The EU acts in a wide range of policy areas where its action is beneficial to the Member States. The Union funds these policies through an annual budget which enables it to complement and add value to action taken by national Governments.
The European Union’s activities impact on the day-to-day life of its citizens by addressing the real challenges facing society:
Environment and sustainable developments:
In terms of environment and sustainable development, the EU aims to help prevent climate change by seriously reducing its greenhouse gas emission. The EU has a target to cut emissions by 20% compared to 1990 levels, raise energy share of the market to 20% and cut energy consumption by 20%. The EU also managed to convince other major super powers to work in the same direction.
The EU is also tackling a wide range of other environmental issues including noise, waste, exhaust gases, chemicals, industrial accidents and the cleanliness of bathing water.
The EU rightly saw that Europe’s future prosperity would depend on its ability to remain a world leader in technology. The EU's goal is to spend 3% of its GDP on research, mostly spent in areas like health, food and agriculture, ICT, energy, environment, transport, security, etc.
The EU’s solidarity polices are designed to help underdeveloped regions and troubled sectors of the economy, to mitigate market imbalances. European Union funds are used to boost development in regions lagging behind, to rejuvenate industrial areas in decline and to help young people to find work. The funds are known as “Structural Funds”, which top up or stimulate investments by the private sector and by national and regional governments.
Common Agricultural and Fisheries Policies
From 2013 onwards the European Commission wants the CAP to give priority to making European agriculture sustainable, giving farmers sufficient protection from volatile markets, preserving biodiversity and protecting local and regional speciality products.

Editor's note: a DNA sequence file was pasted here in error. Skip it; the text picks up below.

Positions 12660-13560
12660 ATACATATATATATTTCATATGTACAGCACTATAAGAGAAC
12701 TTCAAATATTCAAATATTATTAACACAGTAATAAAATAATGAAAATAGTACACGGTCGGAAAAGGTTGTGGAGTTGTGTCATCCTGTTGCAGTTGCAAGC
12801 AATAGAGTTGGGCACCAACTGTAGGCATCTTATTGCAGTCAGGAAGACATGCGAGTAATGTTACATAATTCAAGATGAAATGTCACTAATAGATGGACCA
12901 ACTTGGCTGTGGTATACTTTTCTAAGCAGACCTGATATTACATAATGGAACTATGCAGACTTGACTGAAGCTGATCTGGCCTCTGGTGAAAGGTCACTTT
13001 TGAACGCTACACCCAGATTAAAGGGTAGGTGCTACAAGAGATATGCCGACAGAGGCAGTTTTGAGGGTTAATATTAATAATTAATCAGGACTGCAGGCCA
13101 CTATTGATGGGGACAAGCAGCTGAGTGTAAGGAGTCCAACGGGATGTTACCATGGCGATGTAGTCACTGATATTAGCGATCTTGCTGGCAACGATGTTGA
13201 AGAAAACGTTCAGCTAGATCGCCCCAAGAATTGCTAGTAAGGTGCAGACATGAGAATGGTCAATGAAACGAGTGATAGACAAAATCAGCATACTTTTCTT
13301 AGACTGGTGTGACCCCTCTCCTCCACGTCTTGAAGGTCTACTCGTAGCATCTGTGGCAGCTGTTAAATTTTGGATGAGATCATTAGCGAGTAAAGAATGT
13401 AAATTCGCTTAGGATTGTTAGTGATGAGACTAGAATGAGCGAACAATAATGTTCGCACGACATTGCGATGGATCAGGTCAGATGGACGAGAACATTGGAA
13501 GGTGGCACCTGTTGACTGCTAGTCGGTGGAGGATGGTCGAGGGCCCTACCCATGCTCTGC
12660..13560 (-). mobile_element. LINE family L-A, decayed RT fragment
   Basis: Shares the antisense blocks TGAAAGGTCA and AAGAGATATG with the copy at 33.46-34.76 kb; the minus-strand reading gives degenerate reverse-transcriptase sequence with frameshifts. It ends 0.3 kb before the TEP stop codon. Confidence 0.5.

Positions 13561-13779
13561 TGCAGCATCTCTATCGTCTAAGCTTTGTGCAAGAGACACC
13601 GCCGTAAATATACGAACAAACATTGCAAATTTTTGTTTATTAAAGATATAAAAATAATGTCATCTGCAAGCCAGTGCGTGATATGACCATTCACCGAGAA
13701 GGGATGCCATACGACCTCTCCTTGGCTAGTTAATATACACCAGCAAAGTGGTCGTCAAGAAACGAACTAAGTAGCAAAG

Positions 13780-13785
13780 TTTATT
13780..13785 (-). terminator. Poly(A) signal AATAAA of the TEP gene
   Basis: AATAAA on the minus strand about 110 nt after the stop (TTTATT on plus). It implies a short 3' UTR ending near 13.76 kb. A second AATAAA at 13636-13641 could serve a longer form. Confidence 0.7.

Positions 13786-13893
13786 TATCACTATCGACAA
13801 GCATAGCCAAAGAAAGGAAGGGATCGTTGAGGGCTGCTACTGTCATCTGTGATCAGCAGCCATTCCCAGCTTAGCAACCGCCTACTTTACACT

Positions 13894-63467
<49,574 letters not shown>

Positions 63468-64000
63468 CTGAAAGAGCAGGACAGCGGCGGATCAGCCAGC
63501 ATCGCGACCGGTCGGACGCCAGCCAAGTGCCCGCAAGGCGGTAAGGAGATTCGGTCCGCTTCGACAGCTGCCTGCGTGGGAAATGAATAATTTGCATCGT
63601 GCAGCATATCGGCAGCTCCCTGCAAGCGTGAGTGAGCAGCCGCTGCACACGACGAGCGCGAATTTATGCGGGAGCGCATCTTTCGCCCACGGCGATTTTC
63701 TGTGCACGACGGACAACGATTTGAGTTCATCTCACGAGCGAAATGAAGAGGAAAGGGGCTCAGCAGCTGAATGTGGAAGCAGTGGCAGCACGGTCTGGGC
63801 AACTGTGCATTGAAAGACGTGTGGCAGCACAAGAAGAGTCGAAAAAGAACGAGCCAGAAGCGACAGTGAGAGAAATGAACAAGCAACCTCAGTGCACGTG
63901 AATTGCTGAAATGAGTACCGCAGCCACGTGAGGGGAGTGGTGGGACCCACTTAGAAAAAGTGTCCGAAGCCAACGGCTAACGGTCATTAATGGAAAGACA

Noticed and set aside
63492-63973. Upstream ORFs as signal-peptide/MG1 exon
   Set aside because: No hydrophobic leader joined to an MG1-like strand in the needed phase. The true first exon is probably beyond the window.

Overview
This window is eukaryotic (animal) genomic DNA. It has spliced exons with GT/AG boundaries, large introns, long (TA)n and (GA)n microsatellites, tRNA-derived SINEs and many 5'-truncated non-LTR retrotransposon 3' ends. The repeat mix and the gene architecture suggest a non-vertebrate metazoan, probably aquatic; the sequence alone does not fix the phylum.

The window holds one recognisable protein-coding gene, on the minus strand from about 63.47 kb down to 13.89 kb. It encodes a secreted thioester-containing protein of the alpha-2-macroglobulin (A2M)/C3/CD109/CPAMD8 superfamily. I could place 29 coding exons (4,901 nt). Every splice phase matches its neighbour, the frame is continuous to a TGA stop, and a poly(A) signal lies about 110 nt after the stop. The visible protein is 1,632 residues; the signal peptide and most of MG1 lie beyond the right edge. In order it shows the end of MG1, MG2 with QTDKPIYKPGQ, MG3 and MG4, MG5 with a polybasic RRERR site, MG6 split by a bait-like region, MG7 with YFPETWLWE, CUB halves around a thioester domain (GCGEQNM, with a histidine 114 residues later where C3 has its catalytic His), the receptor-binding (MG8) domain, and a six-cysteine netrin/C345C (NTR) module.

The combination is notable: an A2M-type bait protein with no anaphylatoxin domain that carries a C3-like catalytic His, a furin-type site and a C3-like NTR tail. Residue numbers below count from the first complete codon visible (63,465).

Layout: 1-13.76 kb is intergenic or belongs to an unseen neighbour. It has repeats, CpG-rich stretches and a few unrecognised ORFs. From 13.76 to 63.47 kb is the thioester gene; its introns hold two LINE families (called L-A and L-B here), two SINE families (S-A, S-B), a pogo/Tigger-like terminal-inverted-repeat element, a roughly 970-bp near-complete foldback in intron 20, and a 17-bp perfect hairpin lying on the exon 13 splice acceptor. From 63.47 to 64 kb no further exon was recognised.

The EU has also begun reforming its fisheries policy. The main aim here is to preserve stocks of fish (such as the endangered blufin tuna) and to reduce the overcapacity of fishing fleets while providing financial assistance for people who leave the fishing industry.
The social dimension
The aim of the EU’social policy is to correct the most glaring inequalities in European society. The European Social Fund (ESF) was established in 1961 to promote job creation and help workers move from one type of work and\or one geographical area to another.
This goes hand in hand with legislation that guarantees a solid set of minimum rights. Some of these rights are enshrined in the Treaties, eg the rights of women and men to equal pay and equal work. Others in directives concerning the protection of workers and essential safety standards. The Charter of Basic Social Rights sets out the rights that all workers in the EU should enjoy: free movement; fair pay; improved working conditions, social protection, protection for children etc.
Who does what?
There are some areas which are of the sole competence of the EU such as a customs union and the monetary policy for countries using the euro, other areas of sole competence of the Member States such as tourism, civil protection and education, and others areas where the competences are shared, these include: the single market, social policy, environment, consumer protection and energy amongst others.